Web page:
What is Shiatsu?
Shiatsu is a form of healing through touch, which has its origins thousands of years ago in Japan and was more recently formalised into its modern form over a hundred years ago. It is now quite widely practised in the UK and throughout the world. The receiver is supported to become more aware of their body/mind as an integrated whole, on either a conscious or subconscious level. They become aware of areas of tension or weakness on either a physical or emotional level and through this process healing occurs.
Shiatsu shares much of its background theory with acupuncture and it has been referred to as acupuncture without needles. However it also draws on other bodywork traditions, including massage and soft tissue work. Like acupuncture, Shiatsu stimulates the body’s vital energy (known as ki). Instead of needles, pressure is applied to various parts of the body and stretches, rocking movements and some massage type techniques are used. Shiatsu is calm and relaxing in nature, yet dynamic in effect; the body begins to re-adjust itself and healing takes place.
Some practitioners work to support the integration of change by supporting the hands on work with other modalities such as exercise and breath awareness, dietary therapy, psychotherapeutic and meditative practices.
Who can benefit from Shiatsu?
Since Shiatsu is working with the whole person, rather than simply focusing on conditions, most people, ill or healthy, and of all ages from babies to the elderly can potentially benefit from it. Shiatsu is extremely useful in enhancing health and vitality and many people use it as part of a stress management or preventative health care program. Shiatsu is also excellent if you are feeling unwell but are suffering from no known medical condition. You do not have to be sick to benefit from Shiatsu, nor must you have a name for your condition.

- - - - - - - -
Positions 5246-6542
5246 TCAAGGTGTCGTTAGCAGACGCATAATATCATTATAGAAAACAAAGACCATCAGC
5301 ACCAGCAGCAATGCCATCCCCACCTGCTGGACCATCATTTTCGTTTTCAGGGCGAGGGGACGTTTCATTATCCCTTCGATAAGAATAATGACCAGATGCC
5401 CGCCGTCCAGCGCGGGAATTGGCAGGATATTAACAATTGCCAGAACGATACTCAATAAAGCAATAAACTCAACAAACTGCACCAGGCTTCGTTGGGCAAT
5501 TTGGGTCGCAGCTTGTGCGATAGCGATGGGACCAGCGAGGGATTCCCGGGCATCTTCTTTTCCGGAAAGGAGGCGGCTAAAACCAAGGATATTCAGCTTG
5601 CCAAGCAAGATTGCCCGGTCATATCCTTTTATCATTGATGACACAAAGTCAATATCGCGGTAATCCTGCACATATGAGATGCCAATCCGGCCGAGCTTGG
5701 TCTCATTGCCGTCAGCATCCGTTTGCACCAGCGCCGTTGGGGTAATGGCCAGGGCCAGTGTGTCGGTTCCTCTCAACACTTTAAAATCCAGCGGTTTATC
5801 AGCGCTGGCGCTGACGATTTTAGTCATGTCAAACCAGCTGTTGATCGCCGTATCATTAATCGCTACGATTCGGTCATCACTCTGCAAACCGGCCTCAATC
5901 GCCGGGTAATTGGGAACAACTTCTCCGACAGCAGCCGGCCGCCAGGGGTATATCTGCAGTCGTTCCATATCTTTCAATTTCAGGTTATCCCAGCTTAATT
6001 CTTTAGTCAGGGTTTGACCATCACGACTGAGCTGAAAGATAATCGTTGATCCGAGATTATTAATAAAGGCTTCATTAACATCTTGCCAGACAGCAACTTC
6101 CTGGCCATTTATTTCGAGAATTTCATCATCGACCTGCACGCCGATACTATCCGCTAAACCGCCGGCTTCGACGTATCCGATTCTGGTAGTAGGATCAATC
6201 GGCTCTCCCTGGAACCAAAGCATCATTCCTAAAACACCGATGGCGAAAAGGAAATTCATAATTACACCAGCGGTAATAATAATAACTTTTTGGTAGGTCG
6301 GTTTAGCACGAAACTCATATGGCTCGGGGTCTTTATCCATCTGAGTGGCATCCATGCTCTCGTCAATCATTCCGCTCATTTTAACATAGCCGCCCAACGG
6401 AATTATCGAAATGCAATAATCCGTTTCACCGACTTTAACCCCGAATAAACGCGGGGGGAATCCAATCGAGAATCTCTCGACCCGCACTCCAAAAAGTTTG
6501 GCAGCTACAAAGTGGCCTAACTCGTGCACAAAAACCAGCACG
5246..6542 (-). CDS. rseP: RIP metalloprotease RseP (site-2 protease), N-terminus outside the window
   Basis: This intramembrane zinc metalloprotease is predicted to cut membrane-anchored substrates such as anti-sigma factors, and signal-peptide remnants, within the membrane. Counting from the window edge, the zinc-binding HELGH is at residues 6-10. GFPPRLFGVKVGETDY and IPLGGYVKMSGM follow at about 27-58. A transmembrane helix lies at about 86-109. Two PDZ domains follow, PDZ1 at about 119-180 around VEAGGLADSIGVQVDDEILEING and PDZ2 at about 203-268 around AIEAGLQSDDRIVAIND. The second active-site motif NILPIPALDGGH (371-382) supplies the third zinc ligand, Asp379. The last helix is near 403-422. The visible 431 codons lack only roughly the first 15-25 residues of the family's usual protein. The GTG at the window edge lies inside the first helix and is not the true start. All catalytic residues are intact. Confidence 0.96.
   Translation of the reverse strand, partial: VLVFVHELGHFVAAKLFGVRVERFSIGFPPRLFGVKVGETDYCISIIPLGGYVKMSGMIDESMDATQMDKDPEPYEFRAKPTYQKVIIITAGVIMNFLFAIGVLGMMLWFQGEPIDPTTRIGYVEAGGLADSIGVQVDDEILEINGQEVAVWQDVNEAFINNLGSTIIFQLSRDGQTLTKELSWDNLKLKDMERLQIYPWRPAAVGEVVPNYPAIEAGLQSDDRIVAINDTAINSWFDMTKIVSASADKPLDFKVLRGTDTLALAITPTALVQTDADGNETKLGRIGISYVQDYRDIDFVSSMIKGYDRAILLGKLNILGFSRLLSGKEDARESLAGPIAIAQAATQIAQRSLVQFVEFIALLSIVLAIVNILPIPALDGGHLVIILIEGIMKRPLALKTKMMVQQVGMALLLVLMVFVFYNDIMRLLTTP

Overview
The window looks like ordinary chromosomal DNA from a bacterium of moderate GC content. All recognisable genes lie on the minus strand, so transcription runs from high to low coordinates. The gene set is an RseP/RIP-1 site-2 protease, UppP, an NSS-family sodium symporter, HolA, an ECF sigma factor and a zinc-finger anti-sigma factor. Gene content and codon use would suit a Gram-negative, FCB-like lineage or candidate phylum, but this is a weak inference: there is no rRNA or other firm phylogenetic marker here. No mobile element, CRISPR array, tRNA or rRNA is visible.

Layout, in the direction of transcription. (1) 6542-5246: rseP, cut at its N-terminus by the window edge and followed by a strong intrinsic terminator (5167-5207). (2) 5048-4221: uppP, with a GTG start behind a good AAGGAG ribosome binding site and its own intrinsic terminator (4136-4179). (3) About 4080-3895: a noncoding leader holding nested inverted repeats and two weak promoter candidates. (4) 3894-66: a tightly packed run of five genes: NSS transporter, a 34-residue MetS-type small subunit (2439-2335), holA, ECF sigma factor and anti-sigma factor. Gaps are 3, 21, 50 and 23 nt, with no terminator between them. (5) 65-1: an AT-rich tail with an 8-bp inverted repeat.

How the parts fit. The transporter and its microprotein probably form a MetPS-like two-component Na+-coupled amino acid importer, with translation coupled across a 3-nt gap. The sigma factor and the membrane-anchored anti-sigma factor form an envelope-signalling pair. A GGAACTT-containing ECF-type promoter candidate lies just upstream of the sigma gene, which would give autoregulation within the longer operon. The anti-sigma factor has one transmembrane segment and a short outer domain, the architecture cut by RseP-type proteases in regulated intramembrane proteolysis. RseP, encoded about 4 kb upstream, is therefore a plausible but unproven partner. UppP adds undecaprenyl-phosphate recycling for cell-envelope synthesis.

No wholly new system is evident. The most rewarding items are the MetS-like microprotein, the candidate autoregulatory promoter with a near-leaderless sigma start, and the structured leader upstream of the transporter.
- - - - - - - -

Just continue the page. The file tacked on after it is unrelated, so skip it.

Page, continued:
People come to shiatsu for all kinds of reasons and they may come with specific ailments ranging from the acute to the more chronic. They may come presenting with structural problems such as bad necks, backs or poor posture, as well as conditions like menstrual difficulties, skin disorders, digestive problems and migraines or with more psychological issues such as depression or stress. Often people seek out shiatsu during major times of change like adolescence, infertility, pregnancy, the menopause and adjusting to later life.
What does a Shiatsu session involve?
The work is usually done on a futon, a light cotton mattress on the floor. If people don’t want to, or are not able to, lie down, sitting or other positions can be used. It is recommended to wear comfortable clothes that allow freedom of movement.
Avoid having a heavy meal before the session.
It is advisable to rest for at least one hour afterwards, as the process continues after the actual session is over. The effects may be experienced immediately, or after several days.